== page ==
Dog Winter and Fringe Dwellers

By Sarah Elisabeth Sawyer (Choctaw Nation), Artist in Business Leadership Fellow 2015

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Featured in several publications, including “Montana Americana Music: Boot Stomping in Big Sky Country,” Joseph Running Crane (Blackfeet) represents a new generation of Americana musicians. His early influences were hard rock, though his recent songs have taken on a more wistful tone with an acoustic sound.

Joseph resides in Browning, Montana, and is a 2019 First Peoples Fund Artist in Business Leadership Fellow.

 

Tucked inside the walls of an old skateboard park with live music blasting, they were simply kids, free from the pressures and negative realities of their lives. In Browning, Montana, 300 kids had shown up to hear Joseph’s high-school rock band perform.

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“To be near the center of that celebration made me realize the power my art had and set the tone for the following decade,” Joseph says. “Music for me has always been characterized by community, however small. Any opportunity I’m lucky enough to share my music with a community is a reward. Accolades and recognition are nice, but performance is where I reap my rewards.”

After high school, Joseph spent a decade collecting equipment, stories, and, most important, knowledge. His music has evolved to a punk-influenced Americana style.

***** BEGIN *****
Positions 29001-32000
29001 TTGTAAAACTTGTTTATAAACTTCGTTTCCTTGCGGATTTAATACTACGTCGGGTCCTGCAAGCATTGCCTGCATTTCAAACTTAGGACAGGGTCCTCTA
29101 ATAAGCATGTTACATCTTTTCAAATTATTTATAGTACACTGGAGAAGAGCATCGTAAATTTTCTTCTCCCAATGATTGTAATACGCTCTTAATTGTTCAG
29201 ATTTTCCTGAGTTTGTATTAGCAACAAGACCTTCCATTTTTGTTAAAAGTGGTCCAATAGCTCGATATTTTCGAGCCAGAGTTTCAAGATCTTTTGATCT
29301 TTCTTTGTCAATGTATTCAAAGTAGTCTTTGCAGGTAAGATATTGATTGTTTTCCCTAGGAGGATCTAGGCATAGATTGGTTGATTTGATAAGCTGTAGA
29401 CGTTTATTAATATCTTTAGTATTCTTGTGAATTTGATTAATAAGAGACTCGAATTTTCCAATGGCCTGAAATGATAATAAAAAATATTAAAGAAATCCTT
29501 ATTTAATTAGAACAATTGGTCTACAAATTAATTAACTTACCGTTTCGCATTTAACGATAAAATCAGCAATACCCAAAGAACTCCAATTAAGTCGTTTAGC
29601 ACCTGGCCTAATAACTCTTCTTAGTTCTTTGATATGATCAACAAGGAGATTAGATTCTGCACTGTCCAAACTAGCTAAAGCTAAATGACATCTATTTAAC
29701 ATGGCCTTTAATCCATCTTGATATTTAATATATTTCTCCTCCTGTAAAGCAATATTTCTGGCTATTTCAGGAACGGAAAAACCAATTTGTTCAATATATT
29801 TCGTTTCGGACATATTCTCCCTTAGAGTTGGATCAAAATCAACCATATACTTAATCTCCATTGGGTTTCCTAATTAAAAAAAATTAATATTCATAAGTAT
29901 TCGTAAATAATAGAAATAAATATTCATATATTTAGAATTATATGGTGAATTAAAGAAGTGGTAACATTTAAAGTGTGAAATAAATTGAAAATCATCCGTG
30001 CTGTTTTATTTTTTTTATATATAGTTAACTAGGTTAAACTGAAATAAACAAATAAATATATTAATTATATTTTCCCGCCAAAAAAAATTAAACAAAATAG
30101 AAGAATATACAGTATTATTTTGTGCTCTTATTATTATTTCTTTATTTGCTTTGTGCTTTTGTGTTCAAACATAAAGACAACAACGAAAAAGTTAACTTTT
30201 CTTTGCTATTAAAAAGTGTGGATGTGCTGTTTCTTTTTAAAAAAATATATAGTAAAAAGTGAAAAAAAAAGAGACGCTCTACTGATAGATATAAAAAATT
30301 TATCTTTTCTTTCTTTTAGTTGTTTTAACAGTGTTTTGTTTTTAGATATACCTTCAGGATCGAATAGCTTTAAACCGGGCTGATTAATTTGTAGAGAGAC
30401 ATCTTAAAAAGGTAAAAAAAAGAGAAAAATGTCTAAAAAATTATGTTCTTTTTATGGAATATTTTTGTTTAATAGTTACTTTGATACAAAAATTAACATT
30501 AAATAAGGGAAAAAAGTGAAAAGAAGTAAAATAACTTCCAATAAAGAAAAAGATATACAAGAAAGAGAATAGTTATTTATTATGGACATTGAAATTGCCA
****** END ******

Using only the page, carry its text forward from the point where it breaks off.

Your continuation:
Making the shift from hard-edged rock ‘n’ roll of his early years hasn’t been easy, but it is coming together. Joseph now travels solo with his guitar and luggage.

“Performing solo came from a desire to litmus test myself, to strip away all the distortion and theatricality to words and a simple melody, and see if there was any substance to what I was screaming about in those old punk bands,” he says. “I put an exhaustive focus on lyricality and storytelling, which has yielded pleasantly surprising results.”

Joseph recently released his first full-length record: “Dog Winter,” a collection of songs he wrote that was kickstarted by an unexpectedly long stay in Browning during the winter of 2015-2016.

 
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Browning — the reservation, the landscape, and the people — all serve as primary influences on this record. Addiction, heartbreak, family, post-traumatic stress disorder, wanderlust, and stray dogs are recurring themes throughout but seen through the lens of a modern-day Indian on a modern-day rez.

“Being an artist requires honesty, and I’ve taken every step and made every sacrifice to ensure that I’m being as honest in my work as I can,” he says. “Frugality, determination, and integrity are all the do-it-yourself punk rock values instilled in me over a decade in basements and bars. But honesty is a value instilled in me over a lifetime of being Blackfeet. This fellowship serves to promote the honest story of who we are and where we come from, with the hope to further humanize us to the outside world.”